Nintendo, on the other hand, is Japanese, an inscrutable culture that was successful at taking European innovations, applying them, and then shutting out Europeans. Can you imagine a bigger affront, a greater finger in the face? Being as most Europeans are more educated on history than Americans (there are still grudges in England between native Celts and Norman descended lords), they have a longer memory of how Japan escaped European colonial imperatives, and they still seek punitive revenge.


So, yes, expect punitive shares against Japanese companies like Nintendo, Fuji, Toyota and Nokia, any student of history would tell you that. Just don't wait for the EU to try to the same thing against American companies.

Re:Nah, the EU shares a cultural base with MS, Lev (0)

Anonymous Coward | more than 11 years ago | (#4565220)

Nokia is not Japanese, they are Europeans from Finnland.

Re:Nah, the EU shares a cultural base with MS, Lev (0)

Anonymous Coward | more than 11 years ago | (#4565260)

Nokia is a european company, fool

Re:Nah, the EU shares a cultural base with MS, Lev (1)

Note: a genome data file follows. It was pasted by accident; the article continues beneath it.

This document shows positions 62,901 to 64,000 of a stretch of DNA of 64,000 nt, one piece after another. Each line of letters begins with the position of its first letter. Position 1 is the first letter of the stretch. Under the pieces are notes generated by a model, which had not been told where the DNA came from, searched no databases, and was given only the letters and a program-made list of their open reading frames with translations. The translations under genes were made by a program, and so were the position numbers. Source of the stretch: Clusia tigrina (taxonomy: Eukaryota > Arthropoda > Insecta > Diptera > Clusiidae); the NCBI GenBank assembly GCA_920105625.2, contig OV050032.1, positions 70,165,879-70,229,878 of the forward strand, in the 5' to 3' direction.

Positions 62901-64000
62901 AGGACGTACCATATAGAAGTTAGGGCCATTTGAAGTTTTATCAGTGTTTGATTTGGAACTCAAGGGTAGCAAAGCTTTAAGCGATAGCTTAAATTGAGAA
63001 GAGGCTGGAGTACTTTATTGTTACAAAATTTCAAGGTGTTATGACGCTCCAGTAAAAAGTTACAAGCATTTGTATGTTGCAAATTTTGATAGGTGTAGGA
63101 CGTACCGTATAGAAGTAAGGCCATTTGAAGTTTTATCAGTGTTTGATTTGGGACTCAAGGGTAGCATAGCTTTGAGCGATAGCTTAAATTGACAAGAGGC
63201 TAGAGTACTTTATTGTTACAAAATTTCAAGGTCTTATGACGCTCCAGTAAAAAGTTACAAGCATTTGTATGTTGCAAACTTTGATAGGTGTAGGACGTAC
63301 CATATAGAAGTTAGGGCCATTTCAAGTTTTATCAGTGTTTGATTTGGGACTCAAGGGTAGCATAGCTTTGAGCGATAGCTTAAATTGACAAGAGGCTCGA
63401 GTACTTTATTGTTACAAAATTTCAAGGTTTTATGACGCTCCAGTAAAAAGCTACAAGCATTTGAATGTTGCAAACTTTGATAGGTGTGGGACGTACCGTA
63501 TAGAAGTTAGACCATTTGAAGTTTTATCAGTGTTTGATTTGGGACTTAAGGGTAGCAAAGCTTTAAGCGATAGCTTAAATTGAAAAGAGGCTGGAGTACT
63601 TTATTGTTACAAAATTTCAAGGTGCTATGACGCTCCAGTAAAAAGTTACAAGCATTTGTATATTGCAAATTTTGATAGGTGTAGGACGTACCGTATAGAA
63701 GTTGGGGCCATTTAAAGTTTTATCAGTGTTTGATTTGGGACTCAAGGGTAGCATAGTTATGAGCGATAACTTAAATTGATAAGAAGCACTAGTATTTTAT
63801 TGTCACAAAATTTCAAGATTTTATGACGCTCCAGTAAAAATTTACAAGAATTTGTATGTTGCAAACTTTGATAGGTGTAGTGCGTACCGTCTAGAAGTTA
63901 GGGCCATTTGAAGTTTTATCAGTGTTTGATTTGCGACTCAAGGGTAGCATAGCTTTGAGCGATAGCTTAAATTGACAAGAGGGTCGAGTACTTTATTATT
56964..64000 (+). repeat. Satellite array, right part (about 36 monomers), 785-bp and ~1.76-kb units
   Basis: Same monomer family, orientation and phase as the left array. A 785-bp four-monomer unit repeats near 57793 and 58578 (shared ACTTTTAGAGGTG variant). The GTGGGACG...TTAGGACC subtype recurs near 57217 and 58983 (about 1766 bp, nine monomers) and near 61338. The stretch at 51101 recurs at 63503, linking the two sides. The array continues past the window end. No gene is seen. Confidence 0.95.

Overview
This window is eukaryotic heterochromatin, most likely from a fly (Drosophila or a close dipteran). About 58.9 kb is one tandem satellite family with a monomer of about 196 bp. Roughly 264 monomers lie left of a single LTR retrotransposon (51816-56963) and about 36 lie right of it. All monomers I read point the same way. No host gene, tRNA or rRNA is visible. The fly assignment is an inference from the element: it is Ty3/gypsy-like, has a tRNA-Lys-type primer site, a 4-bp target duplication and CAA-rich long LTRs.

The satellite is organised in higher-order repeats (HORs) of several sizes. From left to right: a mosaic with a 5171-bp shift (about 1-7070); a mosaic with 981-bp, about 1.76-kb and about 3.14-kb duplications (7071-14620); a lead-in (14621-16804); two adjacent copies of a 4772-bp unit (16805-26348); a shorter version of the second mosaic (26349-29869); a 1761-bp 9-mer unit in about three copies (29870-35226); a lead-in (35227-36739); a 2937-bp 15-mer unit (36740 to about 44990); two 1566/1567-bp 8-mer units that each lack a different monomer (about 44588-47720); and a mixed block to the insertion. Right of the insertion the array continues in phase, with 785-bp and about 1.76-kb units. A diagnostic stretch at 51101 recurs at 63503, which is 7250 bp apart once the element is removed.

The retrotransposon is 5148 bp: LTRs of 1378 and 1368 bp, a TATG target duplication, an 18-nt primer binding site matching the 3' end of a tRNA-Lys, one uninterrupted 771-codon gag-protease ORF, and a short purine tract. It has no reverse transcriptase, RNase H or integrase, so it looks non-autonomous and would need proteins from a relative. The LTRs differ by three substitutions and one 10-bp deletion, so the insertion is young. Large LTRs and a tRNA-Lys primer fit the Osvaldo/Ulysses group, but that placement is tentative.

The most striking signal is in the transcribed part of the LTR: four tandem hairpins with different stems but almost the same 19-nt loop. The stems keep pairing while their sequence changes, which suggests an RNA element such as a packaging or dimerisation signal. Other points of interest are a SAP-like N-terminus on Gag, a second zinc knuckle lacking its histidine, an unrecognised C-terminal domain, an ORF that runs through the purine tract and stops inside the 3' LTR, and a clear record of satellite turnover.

Ost99 (101831) | more than 11 years ago | (#4565263)

So, yes, expect punitive shares against Japanese companies like Nintendo, Fuji, Toyota and Nokia, any student of history would tell you that. Just don't wait for the EU to try to the same thing against American companies.
Are you on drugs man?
Nokia is Finnish, not Japanese.

And for the rest of your troll: blah

-Ost

Re:Nah, the EU shares a cultural base with MS, Lev (0)

Anonymous Coward | more than 11 years ago | (#4565305)

Nokia is Finnish:
http://www.nokia.com/aboutnokia/compinfo /history.h tml
There is little pride in Europe for the 'achievements' of America.

Re:Nah, the EU shares a cultural base with MS, Lev (0)

Anonymous Coward | more than 11 years ago | (#4565315)

>Just don't wait for the EU to try to the same thing against American companies.